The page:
“This isn’t my first rodeo” is a phrase often used to express experience or familiarity with a task, especially to someone older or more seasoned.
However, as a photojournalist fresh out of college, I had a lot of firsts ahead of me, and somewhat ironically, one of the firsts was a rodeo.
It was late spring 2015. I’d just completed the last of my course work at Winona State University when I hit a snag. I was one credit short of graduation. This wasn’t a big deal, since there were plenty of courses open for the summer session.
After several long conversations with my father, I decided I would end my college education on a high note and join the Navajo Oral History Project. Started by professors Miranda Haske of Diné College and Tom Grier of Winona State University, the 10-year project documented the life stories of Navajo elders.
The project was, in itself, one filled with firsts. It was the first and so far only documentary film I’d ever worked on; it was my first time on a plane in more than a decade; and it was my first time to Arizona.
It was during the nearly three-week documentary course that we attended a rodeo at the Howard Sorrell Memorial Rodeo Arena in Luachukai, Arizona.
Despite growing up in the northwestern plains of Minnesota, this was literally my first rodeo.
We’d arrived shortly before it had started when Chops Hancock, a former National Geographic photographer who had helped to start the oral history project, pulled a handful of us aside.
After following Chops a short distance, he disappeared into the event organizer’s office. When he emerged, I was shocked to discover he’d talked them into letting us shoot the rodeo from inside the arena.
We’d arrived about 45 minutes before the rodeo was set to begin, so I took the time to document the lead up to the event. I knew once the rodeo started, I’d be fighting for light that my Olympus PEN’s micro four thirds sensor and dark kit lenses were ill equipped for.
It was fascinating to watch the community come together around the event. Smiles and laughter were the backdrop to the much more serious preparation of the cowboys, without which the rodeo wouldn't have been possible.
Three generations of ranchers and cowboys readied their gear, caught up on gossip, and I suspect, prayed for their loved one's safe return from the pen when the night was over. Rodeos, as I soon would learn, are a wild and raw experience in which danger thrives.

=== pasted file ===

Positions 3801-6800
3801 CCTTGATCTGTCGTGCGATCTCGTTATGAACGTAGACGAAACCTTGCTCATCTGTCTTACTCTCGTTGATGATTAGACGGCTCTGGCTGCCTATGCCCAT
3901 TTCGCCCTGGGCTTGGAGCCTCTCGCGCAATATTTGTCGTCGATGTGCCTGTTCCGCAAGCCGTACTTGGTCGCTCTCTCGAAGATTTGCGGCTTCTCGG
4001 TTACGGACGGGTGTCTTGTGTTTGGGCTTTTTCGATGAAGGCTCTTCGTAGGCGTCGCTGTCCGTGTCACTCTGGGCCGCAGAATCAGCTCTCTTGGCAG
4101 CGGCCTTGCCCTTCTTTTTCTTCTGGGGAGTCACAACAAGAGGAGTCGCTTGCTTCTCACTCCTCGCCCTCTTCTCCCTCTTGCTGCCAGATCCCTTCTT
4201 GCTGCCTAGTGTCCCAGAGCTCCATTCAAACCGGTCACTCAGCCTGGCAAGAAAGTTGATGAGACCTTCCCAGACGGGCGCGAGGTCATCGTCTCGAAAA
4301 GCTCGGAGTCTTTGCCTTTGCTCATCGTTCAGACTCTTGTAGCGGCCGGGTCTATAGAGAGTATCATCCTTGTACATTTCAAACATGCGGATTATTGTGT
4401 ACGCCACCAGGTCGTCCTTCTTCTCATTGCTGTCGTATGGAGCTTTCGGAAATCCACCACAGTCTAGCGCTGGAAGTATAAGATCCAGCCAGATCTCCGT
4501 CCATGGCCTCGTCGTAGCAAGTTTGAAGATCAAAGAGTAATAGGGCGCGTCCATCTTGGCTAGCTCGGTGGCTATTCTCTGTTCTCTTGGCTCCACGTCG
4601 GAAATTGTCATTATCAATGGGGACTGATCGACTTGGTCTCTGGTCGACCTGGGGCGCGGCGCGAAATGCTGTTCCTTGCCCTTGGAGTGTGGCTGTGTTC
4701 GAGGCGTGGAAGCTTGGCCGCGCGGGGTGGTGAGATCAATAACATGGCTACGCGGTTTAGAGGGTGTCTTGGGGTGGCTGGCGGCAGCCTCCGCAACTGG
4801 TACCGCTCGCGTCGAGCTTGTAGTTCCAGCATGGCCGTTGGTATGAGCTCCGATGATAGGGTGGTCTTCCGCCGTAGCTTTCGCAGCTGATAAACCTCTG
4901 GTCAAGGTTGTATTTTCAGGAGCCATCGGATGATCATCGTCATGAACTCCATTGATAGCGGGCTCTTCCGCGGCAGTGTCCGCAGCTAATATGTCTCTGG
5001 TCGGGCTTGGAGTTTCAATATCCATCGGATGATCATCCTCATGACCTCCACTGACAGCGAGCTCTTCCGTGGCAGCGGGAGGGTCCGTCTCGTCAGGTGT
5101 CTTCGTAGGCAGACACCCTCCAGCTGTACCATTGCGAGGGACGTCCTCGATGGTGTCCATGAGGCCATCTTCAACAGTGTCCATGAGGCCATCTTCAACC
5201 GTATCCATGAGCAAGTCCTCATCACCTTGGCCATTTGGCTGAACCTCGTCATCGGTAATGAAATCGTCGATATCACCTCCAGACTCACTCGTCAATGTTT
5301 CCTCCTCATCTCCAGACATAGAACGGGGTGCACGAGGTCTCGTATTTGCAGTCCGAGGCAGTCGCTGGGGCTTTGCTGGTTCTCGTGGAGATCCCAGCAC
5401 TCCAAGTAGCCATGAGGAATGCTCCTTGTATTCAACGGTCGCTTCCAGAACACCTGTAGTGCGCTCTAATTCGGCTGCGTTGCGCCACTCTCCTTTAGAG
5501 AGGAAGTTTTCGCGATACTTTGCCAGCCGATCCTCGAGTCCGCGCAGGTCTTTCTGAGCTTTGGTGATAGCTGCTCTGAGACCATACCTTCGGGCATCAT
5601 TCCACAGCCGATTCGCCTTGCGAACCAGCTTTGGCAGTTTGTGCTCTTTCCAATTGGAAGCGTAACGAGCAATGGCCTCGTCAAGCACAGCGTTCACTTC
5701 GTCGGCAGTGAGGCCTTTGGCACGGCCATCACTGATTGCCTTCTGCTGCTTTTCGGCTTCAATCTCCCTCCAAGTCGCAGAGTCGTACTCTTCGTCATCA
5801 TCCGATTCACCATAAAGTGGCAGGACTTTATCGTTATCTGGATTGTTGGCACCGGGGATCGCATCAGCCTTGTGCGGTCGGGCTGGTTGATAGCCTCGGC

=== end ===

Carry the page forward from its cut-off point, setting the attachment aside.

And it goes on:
The limitations of my gear
Up until this point, I’d never run up against the limits of my camera equipment. There had never really been a situation where I'd failed to get the shot I wanted because of the size of my sensor or the brightness of my lenses.
I knew there were certainly brighter more capable lenses out there, but I’d never needed them. Likewise, I’d never found myself in a situation where ISO 1600 was inadequate. That said, the dim sodium-vapor lamps that lit the arena were hardly the most forgiving.
Before the light dipped too far below the horizon, I managed to get off a few good shots, including this one of a bull rider as he's launched into the arena.
However, it wasn't long before I'd maxed out my Olympus at ISO 6400. Yet, try as I might, I just couldn't freeze the action. Worse, the animal's erratic movements made panning impractical.
The photos that did come out were so muddied by noise and motion blur that they were all but useless.
I’d failed to bring the right tools for the job. But, since this was my first rodeo, I couldn’t have known better. And, since it was also my last rodeo, investing in expensive, fast glass and a sports camera wouldn't have made sense anyway.
Instead, the lesson I took from this was to understand the limits of my equipment and use it to the best my ability. I'm incredibly proud of the photos I was able to capture in the moments leading up to the main event.
Life is full of firsts, each with its own lesson. If you keep an open mind, you might learn something, and the next time, it won't be your first rodeo.
Share your thoughts in the comments below:
- What hard lessons have you learned during your "first rodeo?"
- How have you dealt with a challenging shoot?
- Have you ever found yourself with the wrong tools for the job?